In 2018, a report from the International Panel on Climate Change warned that averting catastrophic climate change would require “rapid, far-reaching and unprecedented changes in all aspects of society.” This February, Alexandria Ocasio-Cortez (D-NY) and Ed Markey (D-MA) introduced into Congress the Green New Deal, a bold proposal to slash emissions to net zero by 2030, keep global warming to 1.5 degrees Celsius (2.7 degrees Fahrenheit), guarantee a job for every American, and “counteract systemic injustices” by ensuring all Americans have access to clean water, air, and healthy food.
Altgeld Gardens and Phillip Murray Homes sit about as far south as you can go in Chicago. Wedged between Lake Calumet, West Pullman, and South Deering, the almost 1,600-unit CHA-owned development is notably isolated, removed from business districts and most public transportation options. Altgeld also lies in what has become known as the “toxic doughnut”; emissions and lingering waste from former refineries and steel mills in the area have been linked to widespread public health issues in the community, including, historically, some of the highest cancer rates in Chicago.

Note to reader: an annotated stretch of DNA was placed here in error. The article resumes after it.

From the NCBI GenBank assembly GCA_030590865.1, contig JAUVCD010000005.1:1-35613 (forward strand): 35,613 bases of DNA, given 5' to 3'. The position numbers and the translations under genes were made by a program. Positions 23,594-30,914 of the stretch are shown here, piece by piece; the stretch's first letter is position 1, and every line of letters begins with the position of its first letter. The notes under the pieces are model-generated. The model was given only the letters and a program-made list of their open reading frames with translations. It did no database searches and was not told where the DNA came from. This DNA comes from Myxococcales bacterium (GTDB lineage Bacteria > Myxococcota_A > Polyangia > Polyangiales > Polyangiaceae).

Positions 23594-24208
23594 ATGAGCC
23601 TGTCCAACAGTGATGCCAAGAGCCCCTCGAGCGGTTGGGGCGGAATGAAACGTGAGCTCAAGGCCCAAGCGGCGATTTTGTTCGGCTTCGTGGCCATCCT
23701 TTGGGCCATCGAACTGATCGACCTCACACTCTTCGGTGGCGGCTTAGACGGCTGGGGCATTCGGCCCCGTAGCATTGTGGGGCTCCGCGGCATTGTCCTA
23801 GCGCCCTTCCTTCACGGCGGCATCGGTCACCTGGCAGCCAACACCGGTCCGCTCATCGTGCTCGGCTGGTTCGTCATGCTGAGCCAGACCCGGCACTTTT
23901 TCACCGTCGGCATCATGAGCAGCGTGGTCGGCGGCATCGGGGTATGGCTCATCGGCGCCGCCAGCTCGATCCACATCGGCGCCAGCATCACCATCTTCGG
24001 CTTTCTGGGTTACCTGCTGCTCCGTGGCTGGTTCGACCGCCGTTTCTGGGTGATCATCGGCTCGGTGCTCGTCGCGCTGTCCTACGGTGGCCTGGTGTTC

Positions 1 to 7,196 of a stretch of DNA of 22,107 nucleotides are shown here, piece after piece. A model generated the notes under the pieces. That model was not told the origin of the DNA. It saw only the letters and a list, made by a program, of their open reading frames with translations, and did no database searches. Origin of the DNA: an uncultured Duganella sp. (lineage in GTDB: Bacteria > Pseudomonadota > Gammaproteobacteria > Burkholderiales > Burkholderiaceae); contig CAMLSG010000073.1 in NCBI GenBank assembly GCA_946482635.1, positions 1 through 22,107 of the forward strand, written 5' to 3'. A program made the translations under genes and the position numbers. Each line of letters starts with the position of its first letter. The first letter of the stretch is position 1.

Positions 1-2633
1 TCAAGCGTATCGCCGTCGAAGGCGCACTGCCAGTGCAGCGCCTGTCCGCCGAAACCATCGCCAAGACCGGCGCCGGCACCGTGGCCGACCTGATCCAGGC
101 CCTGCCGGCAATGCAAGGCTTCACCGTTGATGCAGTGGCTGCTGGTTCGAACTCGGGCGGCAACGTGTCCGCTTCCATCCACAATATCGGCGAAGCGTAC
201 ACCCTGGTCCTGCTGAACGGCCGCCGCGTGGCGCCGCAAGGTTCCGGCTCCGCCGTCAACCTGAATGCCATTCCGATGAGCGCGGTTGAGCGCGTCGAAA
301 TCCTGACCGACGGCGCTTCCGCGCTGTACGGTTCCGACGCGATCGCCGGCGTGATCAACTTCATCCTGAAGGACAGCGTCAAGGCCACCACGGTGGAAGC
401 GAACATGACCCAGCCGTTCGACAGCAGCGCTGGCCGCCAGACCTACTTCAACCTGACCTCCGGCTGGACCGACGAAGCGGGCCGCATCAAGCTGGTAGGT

Last Friday, City Council’s Committee on Economic, Capital and Technology Development voted to recommend that industrial developer Hilco receive a $19.7 million tax break from the Cook County Assessor’s Office for its controversial redevelopment plan for the former Crawford Generating Station in Little Village. The meeting was hastily scheduled—chairman Proco Joe Moreno didn’t file an agenda with the City Clerk’s office until after business hours on Wednesday. (Moreno was ousted by his 1st Ward constituents in last week’s election; his office did not respond to a request for comment about how the meeting was scheduled.)